But you know what? When I tiptoed into those waters I never imagined being carried on a current to new places and given the opportunity to meet new people. Book talks, emails from strangers, messages from friends, reviews and blurbs (Augusta Magazine "Hot off the Press", Ambassador Magazine "Italian American Reader), interviews (Voyage Atlanta, My Modern Italian Network) ... none of this would have happened if I had stayed on the shore.

And that is probably what I am most proud of--taking a chance, venturing into the unknown, being brave when I felt anything but.

So here I am a year out, and in the words of James Brown ... I feel good! And grateful. And humbled.

Christmas is around the corner, so here are several ways you can get a copy: 

1- For locals, I keep copies here at home. And I'll even sign it for you ;-)

2- Amazon

4- And if you're flying out of The Augusta Regional Airport, pick up a copy at The Landings Gift Shop

Such kind reviews, notes, and messages!

Whenever I give a book talk, I always begin with the story of a fountain, 
for generations of our family have stood in front of this fountain in Verona.

Sunday, December 1, 2019

Speak to Me Sunday: Memory and Hope (First Sunday of Advent)

From a consumerism viewpoint, the fact that Thanksgiving is late this year means doom and gloom for the Christmas shopping season. To me, though, Thanksgiving sliding effortlessly into the Advent season is just as it should be. Before Mass last night I reflected on the past few days of family gathering from near and far, playing corn hole and taking goofy photos, passing heaping plates of food--all that bounty!--and my heart was full. So how appropriate that I can now step into the Advent season and, like those Wise Men, journey toward that babe in the manger, a babe who will one day return in the Fullness of Time. 
Readiness in Memory and Hope
Yesterday I pulled out my 2020 planner, something I do every year at this time. It's a beautiful planner. There are pages with quotes and blank spaces to write down goals; most importantly, 365 empty squares are lined up like stepping stones going forth into a year of tomorrows. 

It dawned on me how, in big ways and in small, each of those stepping stones leads me on a journey propelled by Time which marches forward in seconds, minutes, days and years.  With every breath, with every step, with every thought or action or prayer, I am on a journey.

We are all on a journey.

Sometimes the journey is planned and carefully mapped out, but other times it yanks and pulls and drags us where we do not want to go -- through illness, incarceration or grief as we recognize what without understanding why. Sometimes the journey can be a battle with inner demons of self-doubt, alcoholism, or drugs. Sometimes it calls us to foreign lands, a new career path, marriage, or a religious vocation. Oftentimes the journey is exciting and adventurous, but just as often it’s a whirlwind of ordinary with carpool, dinner, laundry, work, and children.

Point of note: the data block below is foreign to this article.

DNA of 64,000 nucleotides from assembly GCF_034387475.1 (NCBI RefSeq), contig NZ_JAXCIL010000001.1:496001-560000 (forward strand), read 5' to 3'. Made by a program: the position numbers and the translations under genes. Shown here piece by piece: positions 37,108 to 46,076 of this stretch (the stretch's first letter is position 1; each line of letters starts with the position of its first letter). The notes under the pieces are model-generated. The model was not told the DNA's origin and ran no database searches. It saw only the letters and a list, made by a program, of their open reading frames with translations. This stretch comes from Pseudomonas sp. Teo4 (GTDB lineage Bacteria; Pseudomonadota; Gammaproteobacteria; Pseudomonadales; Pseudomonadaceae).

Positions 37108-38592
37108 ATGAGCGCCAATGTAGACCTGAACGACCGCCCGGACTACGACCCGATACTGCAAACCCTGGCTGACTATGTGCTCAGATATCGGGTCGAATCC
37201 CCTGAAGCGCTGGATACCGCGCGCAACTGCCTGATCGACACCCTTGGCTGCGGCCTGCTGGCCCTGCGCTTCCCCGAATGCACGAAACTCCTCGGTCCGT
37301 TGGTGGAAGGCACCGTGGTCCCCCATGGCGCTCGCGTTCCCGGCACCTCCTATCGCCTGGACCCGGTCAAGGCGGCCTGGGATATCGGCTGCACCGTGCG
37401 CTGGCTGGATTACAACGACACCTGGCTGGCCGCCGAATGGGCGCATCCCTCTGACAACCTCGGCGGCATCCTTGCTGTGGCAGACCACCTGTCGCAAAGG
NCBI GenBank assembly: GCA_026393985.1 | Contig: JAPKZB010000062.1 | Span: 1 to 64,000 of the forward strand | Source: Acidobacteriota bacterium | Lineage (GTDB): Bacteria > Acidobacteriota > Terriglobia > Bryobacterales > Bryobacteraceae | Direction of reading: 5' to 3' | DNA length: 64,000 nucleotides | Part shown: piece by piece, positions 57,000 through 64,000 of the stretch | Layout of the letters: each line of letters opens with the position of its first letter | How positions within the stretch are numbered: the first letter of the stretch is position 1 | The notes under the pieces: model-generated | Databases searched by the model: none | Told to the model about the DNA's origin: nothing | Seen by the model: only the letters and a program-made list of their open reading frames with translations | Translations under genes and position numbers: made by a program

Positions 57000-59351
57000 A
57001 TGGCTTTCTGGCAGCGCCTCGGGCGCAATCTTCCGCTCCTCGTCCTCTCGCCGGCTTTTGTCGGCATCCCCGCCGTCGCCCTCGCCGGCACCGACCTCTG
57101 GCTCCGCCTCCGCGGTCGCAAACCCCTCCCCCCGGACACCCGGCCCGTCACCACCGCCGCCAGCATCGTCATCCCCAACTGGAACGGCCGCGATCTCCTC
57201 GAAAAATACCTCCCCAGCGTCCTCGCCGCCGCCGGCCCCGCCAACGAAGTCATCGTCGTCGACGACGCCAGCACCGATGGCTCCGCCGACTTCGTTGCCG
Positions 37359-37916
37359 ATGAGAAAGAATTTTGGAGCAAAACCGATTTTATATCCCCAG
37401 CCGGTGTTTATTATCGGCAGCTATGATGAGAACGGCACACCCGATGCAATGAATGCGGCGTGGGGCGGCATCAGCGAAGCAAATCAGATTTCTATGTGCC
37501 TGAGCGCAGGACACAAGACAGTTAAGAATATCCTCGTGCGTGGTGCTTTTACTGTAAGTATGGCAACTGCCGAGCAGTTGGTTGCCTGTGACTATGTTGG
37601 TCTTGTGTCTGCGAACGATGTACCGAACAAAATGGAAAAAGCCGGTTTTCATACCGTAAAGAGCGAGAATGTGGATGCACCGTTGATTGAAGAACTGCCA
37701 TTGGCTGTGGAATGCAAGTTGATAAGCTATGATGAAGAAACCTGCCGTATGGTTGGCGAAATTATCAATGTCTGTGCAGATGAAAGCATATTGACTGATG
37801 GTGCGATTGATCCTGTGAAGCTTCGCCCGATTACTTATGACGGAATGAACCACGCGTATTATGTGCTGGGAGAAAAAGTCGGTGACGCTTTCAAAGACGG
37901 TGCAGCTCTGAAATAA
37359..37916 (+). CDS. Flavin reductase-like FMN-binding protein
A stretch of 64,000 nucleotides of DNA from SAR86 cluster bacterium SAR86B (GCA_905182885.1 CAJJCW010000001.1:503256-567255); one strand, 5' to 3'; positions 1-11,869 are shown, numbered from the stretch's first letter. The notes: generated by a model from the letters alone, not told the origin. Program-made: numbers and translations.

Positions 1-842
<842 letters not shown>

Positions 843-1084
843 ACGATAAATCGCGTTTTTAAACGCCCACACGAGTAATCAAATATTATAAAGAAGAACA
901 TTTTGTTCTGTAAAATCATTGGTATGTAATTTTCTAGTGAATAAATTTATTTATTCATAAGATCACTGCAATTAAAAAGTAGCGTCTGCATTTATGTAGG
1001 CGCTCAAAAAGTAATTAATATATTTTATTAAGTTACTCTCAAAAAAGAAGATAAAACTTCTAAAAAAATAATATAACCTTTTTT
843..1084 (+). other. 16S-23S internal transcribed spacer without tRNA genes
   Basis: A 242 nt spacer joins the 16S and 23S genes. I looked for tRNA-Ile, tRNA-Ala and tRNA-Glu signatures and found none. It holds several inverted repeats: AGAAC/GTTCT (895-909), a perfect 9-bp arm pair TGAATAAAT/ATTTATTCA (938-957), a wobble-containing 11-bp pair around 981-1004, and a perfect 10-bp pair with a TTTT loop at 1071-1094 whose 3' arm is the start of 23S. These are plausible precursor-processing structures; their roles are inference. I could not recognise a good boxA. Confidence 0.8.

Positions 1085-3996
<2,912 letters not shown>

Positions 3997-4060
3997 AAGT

I turned the pages of my brand new planner, and as I filled in the squares with birthdays and anniversaries and family trips, I saw all the empty squares more as stepping stones of hope rather than blank squares of the unknown. I then looked at my old planner, at the squares of yesterdays which were once tomorrows, and saw stepping stones of memory.

Tonight, we will light a candle to mark Advent’s passage, and I am grateful for this season with its gift of time to both recognize the journey and reflect on it -- to gather and learn and step forward in readiness. In his book, Seek that Which is Above, Cardinal Joseph Ratzinger (Pope Benedict XVI) describes Advent as a connection between memory and hope; that is, the healing memory of the God who became a child, and the hope that memory brings.

Memory. Hope. A readiness to journey onward.

Isola San Giulio
The Way of Contemplation
"Every journey begins near you"

Isola San Giulio

Monday, November 25, 2019

The Horrible, No Good, Very Bad Thanksgiving Idea

This year I am hosting Thanksgiving (for twenty-two) and I had a horrible, no good, very bad idea.

It's such a horrible, no good, very bad idea that it has me smiling. A lot.

Here's that idea: a fun, family Thanksgiving photo booth. For goofy photos, family photos, and everything in between.

I can hear my guys groaning already.

But look ... the weather will be a delightful 67 degrees, the trees are in full autumnal glory, and we will be eating outside under a canopy of red, brown, yellow, and orange. So really, how perfect would a Thanksgiving photo booth be?

Am I right, or am I right? (Just don't ask my guys.)

And it was meant to be. Just when all the nurseries and garden centers have converted into Christmas tree lots, I happened to stop at Good Earth where I spotted a small bin of pumpkins and, out back, a row of corn stalks ... all of which they practically gave me.

So you see, a Thanksgiving Photo Booth was meant to be. And I even have props ...

Sunday, November 24, 2019

Speak to Me Sunday: A Modern Parable

This fall weather has been just gorgeous, and so in preparing for a bike ride a few days ago I decided to bring my camera. There is a certain spot along the canal that, if you didn't know better, you would think you were in the rugged wilderness of Colorado. And with the crisp, blue sky and the sun's rays dancing among the trees, I knew it would be a perfect morning for photos.